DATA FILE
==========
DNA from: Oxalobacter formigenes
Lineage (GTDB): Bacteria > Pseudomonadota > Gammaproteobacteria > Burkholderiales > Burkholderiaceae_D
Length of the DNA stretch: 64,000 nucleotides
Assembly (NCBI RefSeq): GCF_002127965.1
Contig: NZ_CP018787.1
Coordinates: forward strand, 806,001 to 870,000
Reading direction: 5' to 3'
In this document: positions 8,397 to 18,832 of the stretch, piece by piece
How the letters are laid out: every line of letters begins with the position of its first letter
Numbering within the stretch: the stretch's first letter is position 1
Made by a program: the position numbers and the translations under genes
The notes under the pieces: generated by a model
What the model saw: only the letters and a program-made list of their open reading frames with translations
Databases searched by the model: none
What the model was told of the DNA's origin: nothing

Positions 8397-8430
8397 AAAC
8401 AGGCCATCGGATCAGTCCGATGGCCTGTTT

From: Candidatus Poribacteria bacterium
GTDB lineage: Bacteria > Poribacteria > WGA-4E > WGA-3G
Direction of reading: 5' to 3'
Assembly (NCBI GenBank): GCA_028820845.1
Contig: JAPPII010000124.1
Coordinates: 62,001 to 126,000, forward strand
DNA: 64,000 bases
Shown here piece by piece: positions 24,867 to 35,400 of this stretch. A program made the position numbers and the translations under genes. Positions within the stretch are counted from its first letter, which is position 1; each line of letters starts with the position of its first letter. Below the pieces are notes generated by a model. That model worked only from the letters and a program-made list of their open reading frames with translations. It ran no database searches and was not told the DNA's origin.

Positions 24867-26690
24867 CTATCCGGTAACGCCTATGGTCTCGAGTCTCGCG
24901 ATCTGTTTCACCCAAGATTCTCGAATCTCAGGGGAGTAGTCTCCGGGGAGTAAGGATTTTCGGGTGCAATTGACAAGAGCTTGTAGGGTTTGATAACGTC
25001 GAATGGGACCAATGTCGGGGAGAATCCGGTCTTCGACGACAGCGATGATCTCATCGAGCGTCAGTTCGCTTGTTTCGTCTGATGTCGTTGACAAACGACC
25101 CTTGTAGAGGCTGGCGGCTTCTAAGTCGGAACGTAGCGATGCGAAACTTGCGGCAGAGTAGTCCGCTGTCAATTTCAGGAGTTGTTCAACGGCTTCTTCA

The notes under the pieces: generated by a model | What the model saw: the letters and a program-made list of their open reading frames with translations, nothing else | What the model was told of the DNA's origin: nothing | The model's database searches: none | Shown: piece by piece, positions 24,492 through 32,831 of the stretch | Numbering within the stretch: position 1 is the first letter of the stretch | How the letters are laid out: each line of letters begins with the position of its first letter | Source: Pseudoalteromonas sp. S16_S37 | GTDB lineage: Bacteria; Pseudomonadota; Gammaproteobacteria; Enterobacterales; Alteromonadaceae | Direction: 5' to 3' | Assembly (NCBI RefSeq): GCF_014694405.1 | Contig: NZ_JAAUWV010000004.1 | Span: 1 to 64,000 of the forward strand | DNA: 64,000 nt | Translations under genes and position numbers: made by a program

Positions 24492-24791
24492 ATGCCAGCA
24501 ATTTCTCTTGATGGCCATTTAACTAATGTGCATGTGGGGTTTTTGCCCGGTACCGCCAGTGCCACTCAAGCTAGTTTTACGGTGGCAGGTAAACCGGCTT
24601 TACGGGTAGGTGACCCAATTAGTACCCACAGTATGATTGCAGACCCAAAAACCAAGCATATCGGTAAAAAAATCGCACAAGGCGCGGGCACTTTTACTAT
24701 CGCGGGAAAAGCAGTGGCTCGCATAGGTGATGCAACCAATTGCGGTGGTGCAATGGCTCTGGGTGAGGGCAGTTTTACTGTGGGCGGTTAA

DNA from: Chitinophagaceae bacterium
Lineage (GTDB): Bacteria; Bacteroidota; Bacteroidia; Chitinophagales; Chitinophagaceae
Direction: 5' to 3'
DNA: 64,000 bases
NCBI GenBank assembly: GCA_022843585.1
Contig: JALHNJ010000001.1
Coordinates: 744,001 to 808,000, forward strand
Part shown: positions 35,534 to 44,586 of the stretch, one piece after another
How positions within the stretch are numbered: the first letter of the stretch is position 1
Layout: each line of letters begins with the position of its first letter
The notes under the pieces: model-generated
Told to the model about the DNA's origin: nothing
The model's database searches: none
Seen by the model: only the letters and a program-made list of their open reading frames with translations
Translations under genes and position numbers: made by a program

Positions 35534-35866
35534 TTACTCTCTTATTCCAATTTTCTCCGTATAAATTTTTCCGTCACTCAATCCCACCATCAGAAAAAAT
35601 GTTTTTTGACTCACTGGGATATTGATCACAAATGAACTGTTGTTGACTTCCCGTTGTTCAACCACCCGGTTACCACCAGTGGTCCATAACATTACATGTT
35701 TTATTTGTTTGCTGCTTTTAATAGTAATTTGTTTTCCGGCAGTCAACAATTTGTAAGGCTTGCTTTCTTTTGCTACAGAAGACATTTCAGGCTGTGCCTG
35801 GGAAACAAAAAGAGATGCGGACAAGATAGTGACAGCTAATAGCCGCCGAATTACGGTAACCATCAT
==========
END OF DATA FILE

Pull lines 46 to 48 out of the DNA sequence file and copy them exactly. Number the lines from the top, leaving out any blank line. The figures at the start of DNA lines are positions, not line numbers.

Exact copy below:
How positions within the stretch are numbered: the first letter of the stretch is position 1
Layout: each line of letters begins with the position of its first letter
The notes under the pieces: model-generated